Katrina Proved Experts' Early Warnings Right

No one knows better than Shea Penland how it feels to be vindicated by a horrible, unthinkable, disaster.

For years, Penland had warned that a powerful hurricane could wipe out New Orleans, but while some listened, few chose to act.

Today, he's a refugee from his own nightmare. His century-old home in New Orleans' fashionable Garden District is empty. Penland had stayed through the hurricane's horrific winds and torrential rain, but when his emergency generator finally ran out of fuel he boarded up his house, and with his golden retriever at his side, headed for higher ground.

"We've got a terrible problem," he told me five years ago when we talked about the future of the lower Mississippi Delta. Penland, director of the Pontchartrain Institute for Environmental Studies at the University of New Orleans, had devoted much of his life to the study of coastal Louisiana, and he sensed that the end would come sooner, rather than later, to a city he had grown to love.

Few Listened

While not exactly a prophet of doom, Penland spoke bluntly in the winter of 2000 about the fate he foresaw for New Orleans. Ancient levees that protected the city from the Mississippi and nearby Lake Pontchartrain were inadequate and in desperate need of upgrading. The barrier islands that protected the coastline from storm surges were eroding away at an alarming rate, and little was being done to restore them. The land on which New Orleans and many other communities sat was slowly sinking into the Gulf of Mexico.

And his was not the only voice. Chip Groat, then director of the U.S. Geological Survey, warned in early 2000 that "New Orleans will likely be on the verge of extinction by this time next century."

He was wrong, we now know. It came a lot sooner.

A few people listened. In an impassioned plea for more federal funds to upgrade levees and flood control equipment, Sen. Mary L. Landrieu, D-La., told the Senate late last year of a New Orleans emergency worker who had collected several thousand body bags, just in case the levees failed.

"Let's hope that never happens," she told the Senate.

But it did.

Steps Not Taken

In the aftermath of that tragedy, many will likely seek comfort in the old notion that there's little that could have been done to stop the onslaught of Katrina. No one knows how to control a hurricane. Nature will have its way.

But as Penland and others warned repeatedly over the last couple of decades, lots could have been done. Those critical coastal islands have been eroding so quickly that many are half the size they were just a century ago. There were villages and plantations on islands that are now being lost to the sea.

They could have been helped in their struggle to survive. We know a lot about how to reduce coastal erosion. Even a few trees and plants can help.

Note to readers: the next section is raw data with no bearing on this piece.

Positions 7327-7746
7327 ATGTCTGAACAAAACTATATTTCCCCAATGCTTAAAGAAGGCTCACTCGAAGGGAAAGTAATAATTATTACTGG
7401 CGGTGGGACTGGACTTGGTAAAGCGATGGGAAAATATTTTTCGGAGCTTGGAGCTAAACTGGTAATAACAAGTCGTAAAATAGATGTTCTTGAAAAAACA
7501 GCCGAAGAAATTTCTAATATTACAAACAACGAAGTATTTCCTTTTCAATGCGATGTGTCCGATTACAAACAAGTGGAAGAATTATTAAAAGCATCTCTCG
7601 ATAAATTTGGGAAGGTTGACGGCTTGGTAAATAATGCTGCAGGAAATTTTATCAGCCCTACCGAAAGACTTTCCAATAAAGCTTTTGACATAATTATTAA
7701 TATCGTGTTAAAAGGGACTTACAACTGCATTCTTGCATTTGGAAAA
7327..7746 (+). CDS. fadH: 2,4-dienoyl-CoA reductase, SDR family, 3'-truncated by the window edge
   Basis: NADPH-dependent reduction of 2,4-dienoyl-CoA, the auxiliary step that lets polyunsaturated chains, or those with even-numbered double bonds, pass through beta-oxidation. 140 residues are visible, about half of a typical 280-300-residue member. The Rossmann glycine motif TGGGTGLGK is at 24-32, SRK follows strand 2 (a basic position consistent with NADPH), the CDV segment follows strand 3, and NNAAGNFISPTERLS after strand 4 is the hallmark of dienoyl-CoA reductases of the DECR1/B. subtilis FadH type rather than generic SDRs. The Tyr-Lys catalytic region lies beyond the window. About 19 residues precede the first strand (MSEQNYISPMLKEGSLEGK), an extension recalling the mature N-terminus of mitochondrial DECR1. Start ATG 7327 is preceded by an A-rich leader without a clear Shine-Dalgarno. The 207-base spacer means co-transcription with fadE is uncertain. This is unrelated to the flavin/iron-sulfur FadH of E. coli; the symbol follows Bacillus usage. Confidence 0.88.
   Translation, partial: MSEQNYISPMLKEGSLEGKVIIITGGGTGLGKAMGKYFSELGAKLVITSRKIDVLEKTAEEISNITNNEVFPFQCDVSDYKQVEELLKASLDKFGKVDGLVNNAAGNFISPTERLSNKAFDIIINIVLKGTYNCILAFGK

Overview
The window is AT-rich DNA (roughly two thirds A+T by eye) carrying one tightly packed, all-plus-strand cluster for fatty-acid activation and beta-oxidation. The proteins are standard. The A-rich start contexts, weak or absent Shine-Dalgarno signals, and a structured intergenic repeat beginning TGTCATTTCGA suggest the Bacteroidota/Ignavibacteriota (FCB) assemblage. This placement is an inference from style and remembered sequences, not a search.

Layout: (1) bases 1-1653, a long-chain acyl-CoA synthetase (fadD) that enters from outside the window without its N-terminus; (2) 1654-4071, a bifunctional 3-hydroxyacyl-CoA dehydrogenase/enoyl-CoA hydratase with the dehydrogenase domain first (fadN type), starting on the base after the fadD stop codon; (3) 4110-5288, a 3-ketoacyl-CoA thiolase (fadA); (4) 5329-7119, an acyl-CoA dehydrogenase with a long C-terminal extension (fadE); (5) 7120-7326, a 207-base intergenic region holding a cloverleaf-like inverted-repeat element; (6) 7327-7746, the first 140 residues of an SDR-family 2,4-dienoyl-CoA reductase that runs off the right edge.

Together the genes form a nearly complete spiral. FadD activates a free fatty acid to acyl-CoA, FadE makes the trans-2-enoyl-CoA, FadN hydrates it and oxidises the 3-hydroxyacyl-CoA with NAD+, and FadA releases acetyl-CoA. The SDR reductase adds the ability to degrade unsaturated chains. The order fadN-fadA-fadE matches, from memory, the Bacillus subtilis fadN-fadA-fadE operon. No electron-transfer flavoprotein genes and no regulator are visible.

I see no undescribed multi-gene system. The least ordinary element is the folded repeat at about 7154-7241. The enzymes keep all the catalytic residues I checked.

Levees that were designed to withstand a Category 3 hurricane could have been upgraded to Category 5 protection.

And the ancient pumps that are vital to keeping New Orleans dry could have been replaced. Despite claims by some politicians that they were adequate, eight of those 22 pumps are now underwater and inoperable.

It would have cost a few bucks to take care of some of these problems. A multi-agency task force, for which Penland served as a scientific adviser, came up with a price tag for protecting the Louisiana coastline from a hurricane like Katrina. It would cost about $14 billion, the panel concluded.

It sounded like a lot of money five years ago. It doesn't sound like much today.

The Flaw: Short-Term Fixations

So what went wrong? With so much evidence, and such compelling testimony, why did Katrina catch us with our levees down?

New Orleans is dying because nearly everyone failed to heed the call to arms. In the months, and years, ahead we'll see enough finger-pointing to last us a lifetime. And most of it won't get us anywhere.

The system failed because it is inherently flawed, all the way from the city council to the White House.

It is programmed to respond to disasters rather than prevent them. And when the stakes are high, and the probabilities low, it nearly always opts for short-term gain. A politician who can win funds for a new yacht marina is more likely to gain popularity than one who fights to replace a levee that seems to be working just fine, at least for now.

It's just a lot easier to get money to build monuments, whether it's a new swimming pool for the neighborhood kids or a multibillion-dollar space telescope, than it is to get the funds to take care of them once they're built.

There's a lot of glamour in creation, but not much in maintenance.

So Congress funds trillions of dollars for new highways, but not $14 billion to help protect against a hurricane that might not have hit for decades. By then, that would be someone else's problem.

Then is now.

And tragically, many of those body bags are going to be filled.

Lee Dye's column appears weekly on ABCNEWS.com. A former science writer for the Los Angeles Times, he now lives in Juneau, Alaska.